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Q&A with Mark Lynas on GMOs

| March 19, 2014
This article or excerpt is included in the GLP’s daily curated selection of ideologically diverse news, opinion and analysis of biotechnology innovation.

January 2013, amid a chorus of controversy, Mark Lynas—high profile environmental writer, activist, and researcher—publicly renounced and apologized for his anti-GMO (genetically modified organism) position, at the Oxford Farming Conference. Lynas cites increased familiarity with scientific discourse as the key driver for changing his mind on the topic of GMOs. Lynas discussed the basic science and politics underpinning GMO application in our telephone interview.

Martlet: What changes in genetically modified organisms (GMOs) at a cellular level?

Mark Lynas: Well, it’s actually more complicated than people think, because defining exactly what constitutes a GMO anymore is no longer a simple task. Classically, it means the introduction of foreign DNA through the use of recombinant DNA. Typically a bacterium called agrobacterium [bacteria with the ability to transfer genes between itself and plants] is used to splice foreign DNA into the genome [organism’s hereditary information] of a target crop. To give one example, the Bt trait is used worldwide now, in corn and cotton and other things, for insect-resistance. That comes from a soil bacterium called Bacillus thuringiensis [bacterium commonly used as a biological pesticide]. The genes, which are spliced into the target crops, allow the plants to express a particular protein, which is toxic to certain insect pests. This then enables farmers not to have to spray insecticides in such quantities. That’s one example, but of course there are many others. If you use conventional breeding, you have obviously a very limited source of germplasm [basic genetic information found in a seed]. So, depending on the traits you’re looking for, you may not be able to breed them in conventionally, particularly things like disease resistance. Maybe to give a better example, golden rice: there are no genes in any known rice varieties which could enable the rice to express beta-carotene [an organic compound that the body converts to vitamin A] in the seed. It has to be introduced from elsewhere, from a different plant.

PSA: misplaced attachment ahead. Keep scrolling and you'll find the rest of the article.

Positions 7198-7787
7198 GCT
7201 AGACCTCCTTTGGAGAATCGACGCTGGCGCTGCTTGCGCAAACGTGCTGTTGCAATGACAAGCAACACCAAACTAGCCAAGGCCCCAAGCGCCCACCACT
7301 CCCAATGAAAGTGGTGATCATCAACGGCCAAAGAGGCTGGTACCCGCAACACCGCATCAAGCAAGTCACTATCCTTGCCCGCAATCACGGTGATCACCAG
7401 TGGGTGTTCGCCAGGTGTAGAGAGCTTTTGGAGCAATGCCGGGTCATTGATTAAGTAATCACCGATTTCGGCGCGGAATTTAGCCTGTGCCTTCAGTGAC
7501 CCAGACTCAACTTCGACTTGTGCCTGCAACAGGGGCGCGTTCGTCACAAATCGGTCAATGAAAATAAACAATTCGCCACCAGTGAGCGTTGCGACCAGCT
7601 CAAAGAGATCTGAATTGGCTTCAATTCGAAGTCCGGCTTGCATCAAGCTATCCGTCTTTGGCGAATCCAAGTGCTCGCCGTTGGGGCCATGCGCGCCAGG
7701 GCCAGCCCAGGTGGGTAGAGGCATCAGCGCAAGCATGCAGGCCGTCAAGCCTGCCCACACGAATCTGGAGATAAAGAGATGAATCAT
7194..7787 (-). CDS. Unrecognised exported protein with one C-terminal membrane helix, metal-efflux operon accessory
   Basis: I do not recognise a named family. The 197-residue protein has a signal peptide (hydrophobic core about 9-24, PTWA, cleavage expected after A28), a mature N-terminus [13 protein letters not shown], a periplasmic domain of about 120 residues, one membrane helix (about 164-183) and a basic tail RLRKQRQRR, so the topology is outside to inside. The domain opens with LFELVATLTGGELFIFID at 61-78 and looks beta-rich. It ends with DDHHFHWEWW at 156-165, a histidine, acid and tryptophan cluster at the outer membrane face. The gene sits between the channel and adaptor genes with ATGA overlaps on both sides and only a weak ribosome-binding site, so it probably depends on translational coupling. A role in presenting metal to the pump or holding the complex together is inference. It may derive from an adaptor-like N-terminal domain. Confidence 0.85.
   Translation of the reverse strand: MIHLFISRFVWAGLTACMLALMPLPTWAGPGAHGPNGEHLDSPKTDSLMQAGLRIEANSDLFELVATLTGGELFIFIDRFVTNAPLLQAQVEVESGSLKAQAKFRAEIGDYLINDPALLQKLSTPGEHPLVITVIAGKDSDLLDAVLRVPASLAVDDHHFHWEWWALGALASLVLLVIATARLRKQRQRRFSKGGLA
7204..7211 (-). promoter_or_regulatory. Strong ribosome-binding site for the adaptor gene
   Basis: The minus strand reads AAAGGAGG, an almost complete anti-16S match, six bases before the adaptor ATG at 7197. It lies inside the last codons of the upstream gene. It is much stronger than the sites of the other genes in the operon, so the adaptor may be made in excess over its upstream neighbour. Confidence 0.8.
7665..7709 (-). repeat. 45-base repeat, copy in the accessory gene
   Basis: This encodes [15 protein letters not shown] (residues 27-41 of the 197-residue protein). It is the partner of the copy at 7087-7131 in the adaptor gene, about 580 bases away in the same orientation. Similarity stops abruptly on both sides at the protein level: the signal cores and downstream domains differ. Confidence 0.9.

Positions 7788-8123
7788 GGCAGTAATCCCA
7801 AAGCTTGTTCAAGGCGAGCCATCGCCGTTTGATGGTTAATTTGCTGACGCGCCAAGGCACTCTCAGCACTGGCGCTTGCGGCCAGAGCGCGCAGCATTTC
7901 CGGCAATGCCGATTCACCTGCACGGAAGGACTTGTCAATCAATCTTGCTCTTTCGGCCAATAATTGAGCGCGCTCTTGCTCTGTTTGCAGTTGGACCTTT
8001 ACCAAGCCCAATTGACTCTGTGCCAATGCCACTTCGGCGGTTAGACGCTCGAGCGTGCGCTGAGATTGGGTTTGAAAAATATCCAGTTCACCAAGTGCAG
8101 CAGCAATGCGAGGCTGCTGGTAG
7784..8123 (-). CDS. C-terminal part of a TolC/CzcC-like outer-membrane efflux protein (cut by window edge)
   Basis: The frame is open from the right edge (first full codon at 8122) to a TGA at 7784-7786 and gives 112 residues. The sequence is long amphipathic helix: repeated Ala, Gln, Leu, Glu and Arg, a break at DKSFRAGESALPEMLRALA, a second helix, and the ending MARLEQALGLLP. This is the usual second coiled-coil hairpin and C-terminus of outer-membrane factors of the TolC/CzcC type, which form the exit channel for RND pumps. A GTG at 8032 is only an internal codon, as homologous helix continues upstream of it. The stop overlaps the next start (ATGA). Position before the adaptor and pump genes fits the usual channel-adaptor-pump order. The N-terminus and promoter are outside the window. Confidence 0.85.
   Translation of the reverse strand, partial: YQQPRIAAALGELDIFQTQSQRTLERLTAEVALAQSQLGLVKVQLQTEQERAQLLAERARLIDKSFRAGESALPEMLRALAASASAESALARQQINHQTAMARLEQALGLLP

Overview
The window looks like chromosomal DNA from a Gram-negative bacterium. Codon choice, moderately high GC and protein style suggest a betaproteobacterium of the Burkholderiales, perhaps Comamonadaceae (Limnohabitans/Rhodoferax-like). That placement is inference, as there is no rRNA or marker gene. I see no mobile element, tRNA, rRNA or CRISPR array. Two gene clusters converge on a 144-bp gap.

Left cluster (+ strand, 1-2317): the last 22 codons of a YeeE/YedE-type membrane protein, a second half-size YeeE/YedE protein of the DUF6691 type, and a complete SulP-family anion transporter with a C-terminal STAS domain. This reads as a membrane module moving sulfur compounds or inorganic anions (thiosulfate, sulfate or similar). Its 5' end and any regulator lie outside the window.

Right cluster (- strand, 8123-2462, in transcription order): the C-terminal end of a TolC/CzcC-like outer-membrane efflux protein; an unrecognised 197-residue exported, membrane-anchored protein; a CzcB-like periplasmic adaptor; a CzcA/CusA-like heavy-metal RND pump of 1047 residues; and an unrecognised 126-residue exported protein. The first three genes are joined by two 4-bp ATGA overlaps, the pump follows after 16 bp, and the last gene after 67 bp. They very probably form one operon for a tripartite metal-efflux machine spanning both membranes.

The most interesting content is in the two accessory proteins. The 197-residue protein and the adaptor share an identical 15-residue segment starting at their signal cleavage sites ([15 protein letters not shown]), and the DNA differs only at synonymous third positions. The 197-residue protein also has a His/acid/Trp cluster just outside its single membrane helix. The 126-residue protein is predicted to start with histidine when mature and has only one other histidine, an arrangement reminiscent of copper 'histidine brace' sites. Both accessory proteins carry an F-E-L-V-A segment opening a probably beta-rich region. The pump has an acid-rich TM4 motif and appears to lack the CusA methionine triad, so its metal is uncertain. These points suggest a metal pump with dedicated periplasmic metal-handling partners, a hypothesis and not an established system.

Read the full original article: Mark Lynas on GMOs, science denialism, evidence-based policy, and saving the planet

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